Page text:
We understand that the CCE is in the process of improving its communication and outreach to the profession and stakeholders.  The CCE has even announced a stakeholder committee, details for which are still unknown and we eagerly look forward to learning more about. However based on past experience, we fear that these measures are intended primarily to create a record and appearance that conveys a desire by the CCE to be open to input and more widely supported within the profession, while not meaningfully changing the organization or its operations. The mission of the CCE must express a focus beyond its “business” and represent its purpose in-line with all stakeholders involved, chiropractic educational community and the profession at-large. Mission statements guide the actions of an organization and guide its decision making. Looking at the proposed mission statement for the CCE in its current wording, it looks like these actions and decisions may outright ignore the chiropractic licensing bodies, doctors, professional organizations and even the public which ultimately our profession seeks to serve. 

    The DaVinci Group’s suggestion to the Council is to revisit the wording of the proposed mission changes, and to not adopt the current wording as suggested in the memo made available for public comment dated June 3, 2013.  If it would serve the Council, a DaVinci representative can be made available to the Council’s committee drafting the mission change for further suggestions and input.  

    We thank the Council for the time and consideration of this important issue that has profound ramifications for all current and future students of chiropractic to be trained at Doctor of Chiropractic Programs, and for the entire profession.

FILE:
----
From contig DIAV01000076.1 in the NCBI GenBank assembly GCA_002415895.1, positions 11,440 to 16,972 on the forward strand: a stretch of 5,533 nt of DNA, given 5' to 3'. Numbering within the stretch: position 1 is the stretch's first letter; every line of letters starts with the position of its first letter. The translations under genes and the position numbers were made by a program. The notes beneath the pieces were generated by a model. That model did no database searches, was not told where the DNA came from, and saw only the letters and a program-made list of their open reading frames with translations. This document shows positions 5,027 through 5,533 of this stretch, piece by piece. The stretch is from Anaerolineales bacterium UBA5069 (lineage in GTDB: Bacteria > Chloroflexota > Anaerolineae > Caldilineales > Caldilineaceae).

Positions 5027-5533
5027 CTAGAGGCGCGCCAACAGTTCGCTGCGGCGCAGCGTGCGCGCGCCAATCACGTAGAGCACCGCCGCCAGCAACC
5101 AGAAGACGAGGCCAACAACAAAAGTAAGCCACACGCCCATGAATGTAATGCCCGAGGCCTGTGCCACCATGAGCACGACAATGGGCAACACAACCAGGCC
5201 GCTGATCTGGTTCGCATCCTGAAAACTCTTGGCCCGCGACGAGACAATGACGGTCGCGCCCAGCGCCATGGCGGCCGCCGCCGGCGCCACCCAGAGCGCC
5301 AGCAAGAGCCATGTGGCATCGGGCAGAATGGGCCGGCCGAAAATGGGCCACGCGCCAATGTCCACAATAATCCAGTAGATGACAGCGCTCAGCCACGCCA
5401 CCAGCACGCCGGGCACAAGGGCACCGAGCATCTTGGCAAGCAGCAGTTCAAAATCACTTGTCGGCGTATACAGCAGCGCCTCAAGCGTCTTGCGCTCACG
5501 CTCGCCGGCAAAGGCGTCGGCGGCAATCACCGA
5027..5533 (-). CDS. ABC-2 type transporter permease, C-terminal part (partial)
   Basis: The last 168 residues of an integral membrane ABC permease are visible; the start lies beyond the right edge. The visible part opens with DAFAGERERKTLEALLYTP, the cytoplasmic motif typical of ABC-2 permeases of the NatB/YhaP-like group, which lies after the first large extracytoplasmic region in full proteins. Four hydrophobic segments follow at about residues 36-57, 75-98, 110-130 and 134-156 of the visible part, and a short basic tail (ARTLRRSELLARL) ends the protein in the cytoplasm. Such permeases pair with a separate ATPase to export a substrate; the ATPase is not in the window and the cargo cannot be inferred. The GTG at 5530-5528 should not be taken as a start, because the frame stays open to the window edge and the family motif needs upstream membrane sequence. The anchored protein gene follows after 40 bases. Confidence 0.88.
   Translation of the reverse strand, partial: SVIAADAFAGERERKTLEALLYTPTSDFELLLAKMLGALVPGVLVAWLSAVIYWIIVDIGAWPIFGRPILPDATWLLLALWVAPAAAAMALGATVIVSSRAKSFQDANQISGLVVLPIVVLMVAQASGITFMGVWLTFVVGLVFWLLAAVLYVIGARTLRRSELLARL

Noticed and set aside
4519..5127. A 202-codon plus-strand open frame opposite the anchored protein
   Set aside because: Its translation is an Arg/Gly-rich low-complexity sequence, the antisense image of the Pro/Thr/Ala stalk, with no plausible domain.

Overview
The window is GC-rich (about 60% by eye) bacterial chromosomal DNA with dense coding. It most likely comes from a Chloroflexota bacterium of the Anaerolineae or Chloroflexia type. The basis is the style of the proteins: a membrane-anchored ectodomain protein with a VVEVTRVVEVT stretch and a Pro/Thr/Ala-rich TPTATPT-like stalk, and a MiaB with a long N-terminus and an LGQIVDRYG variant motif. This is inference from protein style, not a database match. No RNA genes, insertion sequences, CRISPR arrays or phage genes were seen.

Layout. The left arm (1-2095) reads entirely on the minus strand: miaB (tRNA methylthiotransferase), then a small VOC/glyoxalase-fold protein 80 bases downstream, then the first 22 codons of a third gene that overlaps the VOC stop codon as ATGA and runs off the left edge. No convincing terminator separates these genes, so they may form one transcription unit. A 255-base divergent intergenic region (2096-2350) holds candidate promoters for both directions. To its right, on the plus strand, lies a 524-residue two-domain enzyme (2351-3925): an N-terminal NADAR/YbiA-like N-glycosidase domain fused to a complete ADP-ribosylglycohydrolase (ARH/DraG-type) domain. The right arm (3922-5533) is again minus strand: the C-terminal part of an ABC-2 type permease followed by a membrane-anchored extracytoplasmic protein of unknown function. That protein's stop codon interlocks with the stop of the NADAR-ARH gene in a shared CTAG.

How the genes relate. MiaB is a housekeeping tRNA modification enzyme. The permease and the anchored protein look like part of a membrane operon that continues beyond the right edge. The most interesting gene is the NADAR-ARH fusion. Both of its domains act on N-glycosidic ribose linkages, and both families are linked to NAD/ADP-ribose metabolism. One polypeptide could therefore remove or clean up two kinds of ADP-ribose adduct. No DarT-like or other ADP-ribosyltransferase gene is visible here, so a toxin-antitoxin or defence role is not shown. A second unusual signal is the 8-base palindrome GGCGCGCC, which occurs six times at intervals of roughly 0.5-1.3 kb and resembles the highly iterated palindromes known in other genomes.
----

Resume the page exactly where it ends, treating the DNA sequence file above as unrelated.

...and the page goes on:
Dan Lemberger, DC

    Chair, DaVinci Group Steering Committee



    CC:     Ray Bennett, CCE Vice President for Accreditation & Operations

                DaVinci Group Member Organizations

  • 10 Jun 2013 6:40 PM | DaVinci Group (Administrator)

    The Council on Chiropractic Education (CCE) seeks nominations of qualified individuals to fill eight (8) positions on the Council. These positions will be filled at the conclusion of the January 2014 Annual Council Meeting.


    All nominees should possess the willingness and ability to meet the time commitment of a Councilor, which includes attendance at Annual and Semi-Annual Meetings (January and July), significant preparatory work prior to each meeting, committee participation, and the ability to respond to Council communications in a timely manner.


    Nominations must be received by the CCE Administrative Office by Monday, July 1, 2013 at 4:30 PM PST.

    View the CCE Elections Announcement at

    Nominations Forms available at (left side of page)

  • 19 Feb 2013 9:20 PM | DaVinci Group (Administrator)
    Please visit: and sign this petition if you do not feel that drugs have a place in chiropractic care.
    "If you believe that prescription drugs do not have a place in Chiropractic care, then please help voice your concern by letting our congress men and women no that you are against SB 471. Please sign this petition to vote "NO" for this Bill.